Nano-hashtags could provide definite proof of Majorana particles - crucial step towards quantum computer ...

High-dimensional quantum encryption performed in real-world city conditions for first time ...

Can large stars anti-aging research help future memory devices? ...

IEEE approves standards project for quantum computing definitions ...

Focus on Europe

SURFnet partners the National eScience Symposium ...

Hardware

SC17 Exhibition setting records ...

Mellanox network adapters for 25G RoCE Ethernet Cloud deployed in Alibaba ...

Supermicro delivers groundbreaking 18 million IOPS of storage performance in new 2U Ultra server ...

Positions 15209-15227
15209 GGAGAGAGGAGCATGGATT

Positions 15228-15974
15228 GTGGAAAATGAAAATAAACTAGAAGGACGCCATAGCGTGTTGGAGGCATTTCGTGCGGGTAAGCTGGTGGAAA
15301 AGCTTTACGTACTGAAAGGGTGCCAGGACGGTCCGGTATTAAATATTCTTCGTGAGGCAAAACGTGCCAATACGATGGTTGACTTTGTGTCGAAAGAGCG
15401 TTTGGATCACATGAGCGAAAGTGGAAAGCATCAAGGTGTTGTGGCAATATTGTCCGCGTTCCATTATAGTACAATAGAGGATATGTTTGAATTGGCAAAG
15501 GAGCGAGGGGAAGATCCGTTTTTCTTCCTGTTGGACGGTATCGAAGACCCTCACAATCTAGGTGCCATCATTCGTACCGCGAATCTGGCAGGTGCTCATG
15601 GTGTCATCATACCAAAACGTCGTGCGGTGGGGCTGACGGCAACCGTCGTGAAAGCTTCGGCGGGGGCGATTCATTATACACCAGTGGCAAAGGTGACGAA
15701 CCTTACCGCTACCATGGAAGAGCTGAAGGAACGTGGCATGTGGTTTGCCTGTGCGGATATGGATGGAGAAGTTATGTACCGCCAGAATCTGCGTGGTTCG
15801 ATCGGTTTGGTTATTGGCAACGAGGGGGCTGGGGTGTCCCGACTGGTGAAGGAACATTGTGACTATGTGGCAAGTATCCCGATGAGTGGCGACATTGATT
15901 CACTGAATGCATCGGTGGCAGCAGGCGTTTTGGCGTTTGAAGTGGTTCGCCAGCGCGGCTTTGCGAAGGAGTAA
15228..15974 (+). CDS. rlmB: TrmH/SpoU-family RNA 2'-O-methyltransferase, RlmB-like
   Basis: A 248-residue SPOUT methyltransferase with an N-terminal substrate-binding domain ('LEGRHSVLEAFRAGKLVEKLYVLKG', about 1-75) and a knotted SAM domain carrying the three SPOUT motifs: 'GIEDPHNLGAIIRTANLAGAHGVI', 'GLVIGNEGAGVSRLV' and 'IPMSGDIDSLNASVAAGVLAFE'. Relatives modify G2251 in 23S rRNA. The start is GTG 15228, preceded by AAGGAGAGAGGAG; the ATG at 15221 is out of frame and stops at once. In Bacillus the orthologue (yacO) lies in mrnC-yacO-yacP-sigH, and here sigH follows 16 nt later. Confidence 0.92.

ScaleOut Software adds support for distributed caching in ASP.NET Core 2.0 with its v5.6 release ...

Atos forms global reseller alliance with Dell with 8 to 16 sockets Bullion servers ...

Applications

ORNL researchers turn to deep learning to solve science's Big Data problem ...

Ohio Supercomputer Center helps Ohio State researcher share knowledge at home and abroad ...

Solidifying advanced alloy design ...

ANSYS 18.2 enhances simulation speed and accuracy ...

JDRF and IBM collaborate to research risk factors for type 1 diabetes in children ...

The Cloud

Red Hat and Microsoft simplify containers to help enterprises accelerate to the hybrid Cloud ...